Friday, June 28, 2013

Battle of Gettysburg

Arthur James Lyon Fremantle (1835–1901)
From The Civil War: The Third Year Told by Those Who Lived It

Sharp Shooters on Round Top, 1869, oil on canvas by American artist Peter Frederick Rothermel (1817–1895). Image courtesy of the State Museum of Pennsylvania, Pennsylvania Historical and Museum Commission. Visit the Explore PA History site to see more of Rothermel’s Gettysburg paintings.
In 1877 former Confederate Army general John Hood wrote to James Longstreet, the second-in-command under General Robert E. Lee at the time of the Battle of Gettysburg (July 1–3, 1863). Hood’s letter recalls his role in the battle, up to the point where he was injured and carried off the field. Published in a special section of Southern History Society Papers on the “causes of the Lee’s defeat at Gettysburg,” the letter includes a curious aside. On the second day of the battle, when he accompanied Lee along the “heights of Gettysburg,” he noticed that a certain “Colonel Fremantle, of England, was ensconced in the forks of a tree not far off with glass in constant use examining the lofty position of the Federal army.”

Readers of Colonel Arthur Fremantle’s diary will discover that this British visitor to the South spent a lot of time in the trees around Gettysburg—and this gave him a superior view of both the Confederate leaders and the battlefield. On the first day, he “climbed up a tree in the most commanding place I could find, and could form a pretty good general idea of the enemy’s position.” On the morning of July 2 he was looking down on “Generals Lee, Hill, Longstreet, and Hood, in consultation—the two latter assisting their deliberations by the truly American custom of whittling sticks.” Later the same day, “General Longstreet advised me, if I wished to have a good view of the battle, to return to my tree of yesterday.”

During the days leading up to the battle, Fremantle, who was on a three-month leave in America, managed to ingratiate himself with virtually all the principal figures of the Confederacy. He caught up with Lee’s army only three days before the Battle of Gettysburg and was accompanied by Francis Lawley, a London Times reporter who fell ill from dysentery as soon as they arrived at the front. While Lawley was sick in bed, Fremantle encountered another Englishman on leave, Fitzgerald Ross, who had been a captain in the Austrian cavalry for thirteen years. Mockingly referred to by Fremantle as the “stout Austrian,” Ross dressed himself to the hilt each day as a Hungarian hussar—a costume ludicrously out of place among the Confederates.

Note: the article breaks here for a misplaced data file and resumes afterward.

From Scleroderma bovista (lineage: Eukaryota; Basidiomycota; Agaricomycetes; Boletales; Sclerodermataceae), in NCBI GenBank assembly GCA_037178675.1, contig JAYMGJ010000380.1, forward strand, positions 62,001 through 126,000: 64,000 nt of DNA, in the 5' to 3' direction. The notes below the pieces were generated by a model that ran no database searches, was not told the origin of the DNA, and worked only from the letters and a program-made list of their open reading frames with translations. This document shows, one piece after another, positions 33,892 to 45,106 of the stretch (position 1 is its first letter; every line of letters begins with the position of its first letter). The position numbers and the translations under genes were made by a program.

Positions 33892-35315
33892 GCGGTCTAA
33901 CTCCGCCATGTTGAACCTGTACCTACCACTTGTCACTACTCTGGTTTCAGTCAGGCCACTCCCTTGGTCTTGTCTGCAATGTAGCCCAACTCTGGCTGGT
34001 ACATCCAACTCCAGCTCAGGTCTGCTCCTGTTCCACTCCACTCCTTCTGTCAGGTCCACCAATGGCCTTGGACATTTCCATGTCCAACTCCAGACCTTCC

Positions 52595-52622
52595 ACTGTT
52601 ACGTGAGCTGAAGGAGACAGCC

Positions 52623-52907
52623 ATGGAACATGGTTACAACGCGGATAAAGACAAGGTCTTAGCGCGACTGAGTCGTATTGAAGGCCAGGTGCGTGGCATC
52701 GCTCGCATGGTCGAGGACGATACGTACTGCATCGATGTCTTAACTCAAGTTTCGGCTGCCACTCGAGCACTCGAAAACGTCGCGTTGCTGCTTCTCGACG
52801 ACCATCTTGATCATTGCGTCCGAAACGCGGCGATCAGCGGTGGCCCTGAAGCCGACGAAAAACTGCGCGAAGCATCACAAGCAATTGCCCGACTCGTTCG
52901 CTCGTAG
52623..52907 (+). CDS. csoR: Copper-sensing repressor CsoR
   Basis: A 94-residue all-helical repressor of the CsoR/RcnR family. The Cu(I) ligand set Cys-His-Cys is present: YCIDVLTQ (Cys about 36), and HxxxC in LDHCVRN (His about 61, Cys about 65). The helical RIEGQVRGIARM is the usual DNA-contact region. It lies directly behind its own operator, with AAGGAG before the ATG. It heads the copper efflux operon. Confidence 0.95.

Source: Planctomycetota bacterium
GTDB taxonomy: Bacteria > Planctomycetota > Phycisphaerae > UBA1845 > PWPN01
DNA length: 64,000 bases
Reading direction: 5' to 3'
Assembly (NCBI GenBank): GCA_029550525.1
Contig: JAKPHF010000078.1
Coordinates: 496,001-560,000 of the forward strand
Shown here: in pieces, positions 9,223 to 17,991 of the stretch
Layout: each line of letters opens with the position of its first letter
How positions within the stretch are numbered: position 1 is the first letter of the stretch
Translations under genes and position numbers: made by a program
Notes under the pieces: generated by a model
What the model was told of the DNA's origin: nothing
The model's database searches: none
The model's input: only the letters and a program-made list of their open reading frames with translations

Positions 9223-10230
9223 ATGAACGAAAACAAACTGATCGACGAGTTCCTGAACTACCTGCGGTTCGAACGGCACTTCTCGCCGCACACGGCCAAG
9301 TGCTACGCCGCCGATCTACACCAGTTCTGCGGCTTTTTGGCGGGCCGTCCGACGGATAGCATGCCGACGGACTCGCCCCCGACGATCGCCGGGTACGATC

From June 28 until the end of the battle, the more appropriately outfitted Fremantle mingled with the leaders of the Confederate Army. Not only did he record in his diary their mannerisms and idiosyncrasies—he also earned their trust; his account is filled with their confidences, hopes, plans, and disappointments. And, as Hood’s letter indicates, Fremantle made his own presence so noticeable and vital that they remembered him years later.

Dramatis personæ: Aside from Lee, Hood, and Longstreet, the principal Confederate leaders mentioned in Fremantle’s account are Richard S. Ewell and A.P. Hill, who each assumed half of the corps that had been led by the recently deceased Stonewall Jackson. In addition, Lee’s original battle plan called for Lafayette McLaws’s division to join Hood’s division in launching the attacks on the morning of July 2.

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1st July (Wednesday).—We did not leave our camp till noon, as nearly all General Hill’s corps had to pass our quarters on its march towards Gettysburg. . . . If you don't see the full selection below, click here (PDF) or click here (Google Docs) to read it—free!

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Friday, June 21, 2013

My Favorite Murder

Ambrose Bierce (1842–1914?)
From Ambrose Bierce: The Devil’s Dictionary, Tales, & Memoirs